If you work long enough in technology, you come to realize that most years fall into one of two categories: good news years or bad news years. Not quite three months in, it’s clear that 2023 is going to be one of the latter. Not a bad news year, but a bad news year — a year where bad news sets the tone.
It’s not hard to tell the difference. In good news years, funding is abundant, hiring is strong, and aspiring entrepreneurs spend their off hours hopping from tech talk to networking cocktail. Faith in founders is high. In bad news years, coverage focuses on layoffs, cutbacks and slashed valuations. Instead of encouraging founders to think bigger and spend more, VCs compete to craft the most harrowing “winter is coming” threads on Twitter.
If you’re a startup out there trying to tell your story, you need to understand how the macro context affects your public relations (PR) program.
In bad news years it is harder to reach reporters. Journalists are just as affected by downturns as other tech workers, if not more so. In bad news years (and the crucial months just prior), the slow bleed of media business models often deteriorates into carnage. Beats are reduced or eliminated. Senior reporters retire. Staff positions evaporate. Entire publications poof out of existence. The reporters who remain are stretched across more news with less time to cover it.
Finding the right reporter to cover your announcement will take longer than it did last year. The right reporter may not have time. The right reporter might not even exist. In some highly technical fields, like databases and networking, the number of US reporters who regularly cover the subject can be counted on one hand.
So pitch early. For important news, start no later than a week before your target announcement date. For funding you’ll need at least two weeks. Depending on the reporter, you may need three or more. Don’t expect to drop your press release the day of and see significant pickup.
If you’re releasing research, make sure your media plan includes a pitch that will stand up for months. It may take that long to catch a reporter’s attention, especially if this is your first contact. This story needs to be durable, and connect with national news or macro trends in your industry to stay relevant over time.
In good news years, it’s easier to make the case that you’re onto something big. Everywhere you look, someone’s raising a nine-figure round, launching a buzzy new product, growing staff by hundreds of percent. Founders appear visionary simply by virtue of being in business. After all, smart people gave them millions of dollars to execute their plan. Surely they knew what they were doing. If you’re on the fence — if you don’t “get it” — then the problem is probably with you.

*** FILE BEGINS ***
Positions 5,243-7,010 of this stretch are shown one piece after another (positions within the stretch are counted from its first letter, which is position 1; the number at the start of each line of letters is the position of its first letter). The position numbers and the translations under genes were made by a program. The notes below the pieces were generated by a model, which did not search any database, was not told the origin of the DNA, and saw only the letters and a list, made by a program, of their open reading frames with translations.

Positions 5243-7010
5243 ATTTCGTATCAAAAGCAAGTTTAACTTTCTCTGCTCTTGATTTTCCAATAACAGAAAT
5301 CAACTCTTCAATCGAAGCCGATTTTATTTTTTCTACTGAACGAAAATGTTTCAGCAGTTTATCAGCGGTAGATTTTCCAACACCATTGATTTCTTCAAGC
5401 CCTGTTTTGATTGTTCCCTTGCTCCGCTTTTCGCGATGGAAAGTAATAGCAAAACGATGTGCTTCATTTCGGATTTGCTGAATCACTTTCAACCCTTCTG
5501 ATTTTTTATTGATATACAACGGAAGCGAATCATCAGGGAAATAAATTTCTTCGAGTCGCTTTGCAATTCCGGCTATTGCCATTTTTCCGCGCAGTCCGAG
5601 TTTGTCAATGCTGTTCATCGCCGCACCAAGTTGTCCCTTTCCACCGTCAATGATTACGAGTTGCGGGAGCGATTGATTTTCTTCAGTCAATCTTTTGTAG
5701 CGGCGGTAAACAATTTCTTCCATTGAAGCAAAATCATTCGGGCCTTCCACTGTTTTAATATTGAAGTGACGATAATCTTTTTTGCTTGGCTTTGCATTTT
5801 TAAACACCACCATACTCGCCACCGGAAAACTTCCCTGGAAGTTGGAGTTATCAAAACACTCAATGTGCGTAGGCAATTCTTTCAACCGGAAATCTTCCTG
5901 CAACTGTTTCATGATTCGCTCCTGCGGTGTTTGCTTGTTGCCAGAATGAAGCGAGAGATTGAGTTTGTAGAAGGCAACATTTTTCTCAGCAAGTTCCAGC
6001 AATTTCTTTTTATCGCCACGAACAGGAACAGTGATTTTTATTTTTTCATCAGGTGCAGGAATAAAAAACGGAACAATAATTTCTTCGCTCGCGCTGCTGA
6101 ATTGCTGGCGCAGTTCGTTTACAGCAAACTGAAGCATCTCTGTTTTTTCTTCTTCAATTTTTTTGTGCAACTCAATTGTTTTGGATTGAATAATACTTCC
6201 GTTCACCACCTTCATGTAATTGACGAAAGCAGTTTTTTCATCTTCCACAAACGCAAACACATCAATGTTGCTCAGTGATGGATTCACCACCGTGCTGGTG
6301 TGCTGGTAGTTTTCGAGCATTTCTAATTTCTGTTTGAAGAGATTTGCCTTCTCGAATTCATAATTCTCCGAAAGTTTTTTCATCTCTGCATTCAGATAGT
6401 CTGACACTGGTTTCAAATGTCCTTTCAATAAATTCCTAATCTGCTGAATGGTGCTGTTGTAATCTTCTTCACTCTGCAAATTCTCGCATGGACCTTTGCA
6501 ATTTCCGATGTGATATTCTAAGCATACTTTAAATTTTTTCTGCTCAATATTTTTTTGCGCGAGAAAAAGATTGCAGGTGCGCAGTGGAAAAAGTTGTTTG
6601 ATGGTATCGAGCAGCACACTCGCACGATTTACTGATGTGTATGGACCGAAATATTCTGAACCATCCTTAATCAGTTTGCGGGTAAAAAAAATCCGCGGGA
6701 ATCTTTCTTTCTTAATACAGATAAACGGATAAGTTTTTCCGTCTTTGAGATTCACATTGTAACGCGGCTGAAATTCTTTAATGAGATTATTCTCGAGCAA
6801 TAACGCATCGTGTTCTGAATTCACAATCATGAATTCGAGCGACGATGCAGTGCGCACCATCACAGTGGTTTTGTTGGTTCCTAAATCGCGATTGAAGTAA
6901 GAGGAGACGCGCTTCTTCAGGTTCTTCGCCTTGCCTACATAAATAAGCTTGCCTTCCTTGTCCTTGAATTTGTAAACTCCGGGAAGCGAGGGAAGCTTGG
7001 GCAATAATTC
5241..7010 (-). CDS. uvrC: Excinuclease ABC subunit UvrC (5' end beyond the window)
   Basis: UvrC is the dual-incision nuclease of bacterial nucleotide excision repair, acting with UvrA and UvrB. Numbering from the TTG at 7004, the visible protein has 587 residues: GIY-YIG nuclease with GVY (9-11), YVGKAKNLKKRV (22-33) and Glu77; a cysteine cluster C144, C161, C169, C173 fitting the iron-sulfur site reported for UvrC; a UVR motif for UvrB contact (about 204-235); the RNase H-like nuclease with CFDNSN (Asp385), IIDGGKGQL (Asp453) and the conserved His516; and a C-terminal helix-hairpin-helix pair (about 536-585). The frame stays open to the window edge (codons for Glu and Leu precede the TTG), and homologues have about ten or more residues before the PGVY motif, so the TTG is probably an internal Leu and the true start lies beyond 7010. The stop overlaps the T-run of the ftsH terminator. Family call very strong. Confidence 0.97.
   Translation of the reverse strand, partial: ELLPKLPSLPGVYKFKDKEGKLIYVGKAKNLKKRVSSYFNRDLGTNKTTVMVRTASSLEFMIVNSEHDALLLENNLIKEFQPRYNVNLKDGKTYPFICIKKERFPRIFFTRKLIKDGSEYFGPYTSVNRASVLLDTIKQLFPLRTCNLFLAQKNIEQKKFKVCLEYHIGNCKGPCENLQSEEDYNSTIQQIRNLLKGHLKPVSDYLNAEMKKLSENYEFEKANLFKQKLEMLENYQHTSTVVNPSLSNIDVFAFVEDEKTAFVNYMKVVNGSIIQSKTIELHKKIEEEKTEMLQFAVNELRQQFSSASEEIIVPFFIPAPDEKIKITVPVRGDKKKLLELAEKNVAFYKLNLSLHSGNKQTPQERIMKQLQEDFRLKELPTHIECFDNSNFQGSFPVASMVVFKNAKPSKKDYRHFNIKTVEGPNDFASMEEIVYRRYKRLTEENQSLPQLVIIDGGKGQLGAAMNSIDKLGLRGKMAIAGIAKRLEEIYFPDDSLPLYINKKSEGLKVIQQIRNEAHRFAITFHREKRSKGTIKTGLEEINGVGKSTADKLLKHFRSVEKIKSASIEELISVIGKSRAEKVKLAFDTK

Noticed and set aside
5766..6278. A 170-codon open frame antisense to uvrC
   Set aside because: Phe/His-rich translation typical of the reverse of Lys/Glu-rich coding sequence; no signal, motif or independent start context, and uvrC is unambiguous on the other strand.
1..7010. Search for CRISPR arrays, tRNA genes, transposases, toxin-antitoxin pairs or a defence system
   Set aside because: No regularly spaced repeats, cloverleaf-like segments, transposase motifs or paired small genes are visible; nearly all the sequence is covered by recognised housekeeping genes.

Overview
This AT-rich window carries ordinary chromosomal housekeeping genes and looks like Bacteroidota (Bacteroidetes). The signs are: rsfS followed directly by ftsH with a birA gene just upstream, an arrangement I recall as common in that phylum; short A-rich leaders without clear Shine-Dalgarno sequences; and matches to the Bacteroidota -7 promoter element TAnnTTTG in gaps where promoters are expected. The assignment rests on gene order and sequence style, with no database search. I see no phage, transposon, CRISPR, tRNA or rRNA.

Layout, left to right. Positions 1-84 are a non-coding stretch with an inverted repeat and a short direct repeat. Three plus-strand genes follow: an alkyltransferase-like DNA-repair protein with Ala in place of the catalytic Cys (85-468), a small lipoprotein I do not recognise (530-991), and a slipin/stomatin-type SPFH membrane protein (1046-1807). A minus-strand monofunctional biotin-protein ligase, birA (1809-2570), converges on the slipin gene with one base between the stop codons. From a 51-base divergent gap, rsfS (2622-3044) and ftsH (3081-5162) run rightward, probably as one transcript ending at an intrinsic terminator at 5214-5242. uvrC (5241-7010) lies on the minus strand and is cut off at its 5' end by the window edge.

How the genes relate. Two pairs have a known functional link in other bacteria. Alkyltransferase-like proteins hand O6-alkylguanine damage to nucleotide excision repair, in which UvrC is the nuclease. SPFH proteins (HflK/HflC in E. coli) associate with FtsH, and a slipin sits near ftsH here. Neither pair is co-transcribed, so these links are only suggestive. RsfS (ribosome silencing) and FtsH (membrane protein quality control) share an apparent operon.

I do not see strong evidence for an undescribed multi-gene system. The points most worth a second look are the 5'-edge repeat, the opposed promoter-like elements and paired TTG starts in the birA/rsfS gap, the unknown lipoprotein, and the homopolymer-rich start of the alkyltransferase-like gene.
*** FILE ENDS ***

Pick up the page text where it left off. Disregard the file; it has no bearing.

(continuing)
In bad news years, it’s the opposite. Everyone is aware of the overhyped technologies that just tanked, the promises that failed, the dazzling young things who turned out to be thieves. Founders are presumed to be full of it until proven otherwise.
To succeed in a bad news year, you have to be authentic and you need to bring the goods. If you’re trying to secure business coverage, be prepared to reveal revenue and valuation. Customers you can name. Customers who impress. You’re asking reporters to believe that you’re a big deal at a time when many of the big deals they just covered have been exposed as empty vessels. Your job — and the job of your PR program — is to show you’re worthy of their trust.
Know your advantages
Despite their challenges, bad news years can bring opportunities too, especially for companies that thrive when times are tough. Market downturns inspire stories about sectors and startups defying the downward trend. If you’re hiring when others are laying off, that’s a start.
If you have insights into industry hiring, employee behavior, consumer spending and saving patterns or perceptions of work/life balance, those can be valuable for reporters trying to chart the impact of the downturn.
If you’ve just raised a round, it’s a bigger deal than it was a year ago, when every day brought another herd of newly minted unicorns. You still need a good story. The number of publications that cover funding as breaking news is smaller than ever. But funding is a more impressive signal than in 2022, and far more than in 2021.
And of course, even in the very worst news years, the next great world-changing advance is out there. News organizations have to assign beat reporters somewhere. Right now, the balance seem to favor fintech (non-crypto), foodtech, greentech, healthtech, logistics and robotics. Coverage of Microsoft’s $14B investment in ChatGPT, along with its controversial new chatbot and Google’s own chatbot, Bard, confirm that generative AI will be a big story, if not the big story — for the next several years. Much of that coverage will revolve around “big tech” (Google, NVIDIA, Facebook, Microsoft, and so forth) but startups with a compelling angle on generative AI will be well positioned to succeed in 2023.
Experienced PR practitioners will have noticed that all this advice applies in good news years as well. It’s true. PR in bad news years is still PR — just more so. The fundamentals of good PR don’t change, just the difficulty setting. Good stories will still get told, and good companies will still get recognized. With the right approach, a bad news year doesn’t have to be bad news for you.
SVP of PR and Content at Firebrand, Chris is responsible for messaging and positioning, media strategy, content creation, campaign planning, media training and senior counsel. A skilled writer and business press specialist with deep tech expertise, Chris has previously worked as a journalist and a data-team manager.